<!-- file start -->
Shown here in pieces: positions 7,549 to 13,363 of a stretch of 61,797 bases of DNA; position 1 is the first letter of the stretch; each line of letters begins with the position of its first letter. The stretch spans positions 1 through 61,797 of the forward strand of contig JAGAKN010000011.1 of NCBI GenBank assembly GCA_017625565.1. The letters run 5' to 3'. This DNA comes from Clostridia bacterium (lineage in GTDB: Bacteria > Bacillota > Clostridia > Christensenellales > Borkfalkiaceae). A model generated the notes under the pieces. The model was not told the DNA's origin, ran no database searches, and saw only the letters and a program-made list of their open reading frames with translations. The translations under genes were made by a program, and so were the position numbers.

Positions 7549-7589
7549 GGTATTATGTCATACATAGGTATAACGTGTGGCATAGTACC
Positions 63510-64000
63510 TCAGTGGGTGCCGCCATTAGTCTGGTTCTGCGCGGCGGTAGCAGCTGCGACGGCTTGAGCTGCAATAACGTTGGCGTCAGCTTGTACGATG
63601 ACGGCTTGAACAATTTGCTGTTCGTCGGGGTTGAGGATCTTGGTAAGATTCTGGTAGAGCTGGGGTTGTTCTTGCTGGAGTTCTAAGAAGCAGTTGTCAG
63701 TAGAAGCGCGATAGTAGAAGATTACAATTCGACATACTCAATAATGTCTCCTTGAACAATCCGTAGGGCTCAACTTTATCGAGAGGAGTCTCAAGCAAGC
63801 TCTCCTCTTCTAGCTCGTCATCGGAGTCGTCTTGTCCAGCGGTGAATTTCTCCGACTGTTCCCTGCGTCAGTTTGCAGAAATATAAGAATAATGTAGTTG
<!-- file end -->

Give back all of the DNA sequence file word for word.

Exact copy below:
Shown here in pieces: positions 7,549 to 13,363 of a stretch of 61,797 bases of DNA; position 1 is the first letter of the stretch; each line of letters begins with the position of its first letter. The stretch spans positions 1 through 61,797 of the forward strand of contig JAGAKN010000011.1 of NCBI GenBank assembly GCA_017625565.1. The letters run 5' to 3'. This DNA comes from Clostridia bacterium (lineage in GTDB: Bacteria > Bacillota > Clostridia > Christensenellales > Borkfalkiaceae). A model generated the notes under the pieces. The model was not told the DNA's origin, ran no database searches, and saw only the letters and a program-made list of their open reading frames with translations. The translations under genes were made by a program, and so were the position numbers.

Positions 7549-7589
7549 GGTATTATGTCATACATAGGTATAACGTGTGGCATAGTACC
Positions 63510-64000
63510 TCAGTGGGTGCCGCCATTAGTCTGGTTCTGCGCGGCGGTAGCAGCTGCGACGGCTTGAGCTGCAATAACGTTGGCGTCAGCTTGTACGATG
63601 ACGGCTTGAACAATTTGCTGTTCGTCGGGGTTGAGGATCTTGGTAAGATTCTGGTAGAGCTGGGGTTGTTCTTGCTGGAGTTCTAAGAAGCAGTTGTCAG
63701 TAGAAGCGCGATAGTAGAAGATTACAATTCGACATACTCAATAATGTCTCCTTGAACAATCCGTAGGGCTCAACTTTATCGAGAGGAGTCTCAAGCAAGC
63801 TCTCCTCTTCTAGCTCGTCATCGGAGTCGTCTTGTCCAGCGGTGAATTTCTCCGACTGTTCCCTGCGTCAGTTTGCAGAAATATAAGAATAATGTAGTTG